Tuesday, July 17, 2012

In the Eyes of the Beholder

Continuation of chapter 3

As we have explored throughout this chapter the development of the nude woman in paintings, we further dwell into how the nude is seen as a subject by the viewer and herself. The women portrayed in the images of this chapter beginning with Eve, from the biblical Adam and Eve story in Genesis, are aware of their viewer. This creates a sense of need to control their presence, expression and placement in order to convey to the viewer the painter’s intention.  For Eve it is her nakedness that makes her aware that the viewer is looking at her and thus determines her presence of shame. This presence is depicted by the painter but determined by the story from which Eve’s nude body is first introduced, it is meant to represent her shame of being exposed. Moving onto the women made subjects, such as Susannah being watched as she bathes by the men at her window, the message changes and the nudity of Susannah does not have the same implications as that of Eve. She no longer has the same expression as Eve did because she knows she is being watched and her presence is calculated to respond to her viewer. This response from the naked woman determines how she wishes to be viewed by the viewer and what purpose her nakedness serves. This nudity is no longer only dealing with artwork but it is delving into the lived sexuality that entices the painter, subject and viewer to observe the nude.  

The Toilet of Venus, Diego Velasquez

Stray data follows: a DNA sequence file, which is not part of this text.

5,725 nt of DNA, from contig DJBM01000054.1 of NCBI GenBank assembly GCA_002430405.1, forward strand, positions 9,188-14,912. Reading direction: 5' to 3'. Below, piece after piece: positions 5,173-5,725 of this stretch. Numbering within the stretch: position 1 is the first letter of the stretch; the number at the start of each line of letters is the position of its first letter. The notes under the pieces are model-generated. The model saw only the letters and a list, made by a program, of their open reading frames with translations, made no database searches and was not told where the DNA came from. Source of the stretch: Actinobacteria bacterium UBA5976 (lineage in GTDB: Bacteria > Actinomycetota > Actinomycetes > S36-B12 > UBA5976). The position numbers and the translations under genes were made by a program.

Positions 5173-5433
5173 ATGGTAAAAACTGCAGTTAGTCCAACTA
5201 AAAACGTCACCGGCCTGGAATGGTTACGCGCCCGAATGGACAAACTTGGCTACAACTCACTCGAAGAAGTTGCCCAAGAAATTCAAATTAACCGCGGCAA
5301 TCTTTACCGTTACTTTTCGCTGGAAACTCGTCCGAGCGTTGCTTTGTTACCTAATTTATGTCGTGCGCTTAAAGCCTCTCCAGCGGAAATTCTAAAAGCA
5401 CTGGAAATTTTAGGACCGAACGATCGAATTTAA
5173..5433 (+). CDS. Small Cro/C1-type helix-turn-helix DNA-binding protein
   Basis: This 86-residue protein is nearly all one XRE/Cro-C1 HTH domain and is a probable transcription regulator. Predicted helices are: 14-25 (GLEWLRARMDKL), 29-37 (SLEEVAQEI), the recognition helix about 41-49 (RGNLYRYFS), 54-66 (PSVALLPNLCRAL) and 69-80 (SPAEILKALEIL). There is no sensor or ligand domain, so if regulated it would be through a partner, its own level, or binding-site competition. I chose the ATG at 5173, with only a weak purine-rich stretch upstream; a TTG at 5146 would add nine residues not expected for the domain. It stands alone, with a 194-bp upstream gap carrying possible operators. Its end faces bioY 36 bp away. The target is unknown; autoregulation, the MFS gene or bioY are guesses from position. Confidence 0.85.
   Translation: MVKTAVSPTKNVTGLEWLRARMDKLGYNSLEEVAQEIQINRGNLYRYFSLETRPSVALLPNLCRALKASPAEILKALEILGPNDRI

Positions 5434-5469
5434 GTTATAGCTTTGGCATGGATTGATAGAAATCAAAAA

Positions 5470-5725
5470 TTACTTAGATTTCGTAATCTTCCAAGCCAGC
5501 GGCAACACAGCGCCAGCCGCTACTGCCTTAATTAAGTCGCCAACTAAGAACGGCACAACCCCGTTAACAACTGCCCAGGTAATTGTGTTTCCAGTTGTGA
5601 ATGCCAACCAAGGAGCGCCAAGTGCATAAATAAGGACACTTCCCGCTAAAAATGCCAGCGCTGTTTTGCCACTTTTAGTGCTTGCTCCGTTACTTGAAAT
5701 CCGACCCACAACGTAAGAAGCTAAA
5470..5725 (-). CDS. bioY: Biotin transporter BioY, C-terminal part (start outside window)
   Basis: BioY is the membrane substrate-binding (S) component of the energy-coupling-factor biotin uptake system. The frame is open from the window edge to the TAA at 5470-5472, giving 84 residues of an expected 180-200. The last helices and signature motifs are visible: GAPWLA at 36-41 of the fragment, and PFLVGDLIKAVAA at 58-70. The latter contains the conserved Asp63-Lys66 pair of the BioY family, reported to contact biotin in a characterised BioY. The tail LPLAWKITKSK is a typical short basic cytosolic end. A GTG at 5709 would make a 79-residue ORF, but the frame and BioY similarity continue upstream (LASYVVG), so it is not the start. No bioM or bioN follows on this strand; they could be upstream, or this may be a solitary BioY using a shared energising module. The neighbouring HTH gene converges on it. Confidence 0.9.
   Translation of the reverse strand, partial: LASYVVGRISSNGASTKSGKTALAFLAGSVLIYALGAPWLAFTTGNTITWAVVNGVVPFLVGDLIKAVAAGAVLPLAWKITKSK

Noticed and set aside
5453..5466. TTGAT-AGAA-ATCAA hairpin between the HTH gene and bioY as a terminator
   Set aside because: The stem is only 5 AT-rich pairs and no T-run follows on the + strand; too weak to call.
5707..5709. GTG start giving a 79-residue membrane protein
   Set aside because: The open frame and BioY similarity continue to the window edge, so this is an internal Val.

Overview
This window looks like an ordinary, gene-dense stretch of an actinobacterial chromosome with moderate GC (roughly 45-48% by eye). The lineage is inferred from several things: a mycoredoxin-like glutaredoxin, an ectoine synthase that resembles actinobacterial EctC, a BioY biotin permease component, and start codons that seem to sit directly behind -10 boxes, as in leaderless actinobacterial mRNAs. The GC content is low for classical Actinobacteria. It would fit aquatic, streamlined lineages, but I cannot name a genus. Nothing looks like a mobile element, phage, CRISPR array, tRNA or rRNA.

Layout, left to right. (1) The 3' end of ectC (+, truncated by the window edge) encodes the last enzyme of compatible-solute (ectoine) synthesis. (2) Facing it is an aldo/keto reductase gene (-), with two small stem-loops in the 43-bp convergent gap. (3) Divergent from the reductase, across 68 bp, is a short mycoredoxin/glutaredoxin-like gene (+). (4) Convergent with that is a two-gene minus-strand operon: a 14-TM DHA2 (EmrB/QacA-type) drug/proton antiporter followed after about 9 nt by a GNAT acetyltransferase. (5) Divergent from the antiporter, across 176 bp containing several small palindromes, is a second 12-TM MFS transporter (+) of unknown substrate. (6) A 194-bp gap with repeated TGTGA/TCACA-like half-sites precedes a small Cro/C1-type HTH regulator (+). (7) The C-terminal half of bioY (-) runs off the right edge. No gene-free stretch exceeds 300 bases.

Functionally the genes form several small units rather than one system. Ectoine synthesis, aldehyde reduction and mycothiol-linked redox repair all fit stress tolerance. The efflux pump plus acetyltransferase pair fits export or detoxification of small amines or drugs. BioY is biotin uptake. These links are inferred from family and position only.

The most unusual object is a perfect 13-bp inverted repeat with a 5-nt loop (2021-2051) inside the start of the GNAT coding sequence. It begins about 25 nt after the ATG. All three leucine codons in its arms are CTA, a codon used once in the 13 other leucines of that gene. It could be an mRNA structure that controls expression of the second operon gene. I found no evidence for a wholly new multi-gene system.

For example at first glance it seems Venus is aloof to the fact that she is naked and is not sexually inviting. Her posture is relaxed and her presence is elegant. She is turned away from the painter and the viewer is unable to see the expression on her face. Only looking at this part of the painting it is close to irrelevant why she is naked. There is no gleam in her eye like that of the girls looking straight into the camera with the purpose of drawing in their viewer but a superiority in Venus’s posture to represent her comfort being in the nude. Observing further we find a mirror held up by a cherub into which Venus is looking at herself. This painting is now letting the viewer know that Venus, although still superior, knows she is nude and being watched because she is looking at herself. Her naked presence remains relaxed and artistic because her posture and elegance are not meant to arouse the viewer, but admire the beauty and simplicity of her body in its most basic form.  There is however the always present factor of her body being seen as an object. This is done through the mirror that has her recognizing she is being watched, she therefore knows she is being watched because she sees her viewer through the same mirror she sees herself. This is not specific to Venus in this painting but to the representation of women throughout artwork. Their presence is determined by if they are being watched or not and therefore makes them hyperconscious to their appearance.

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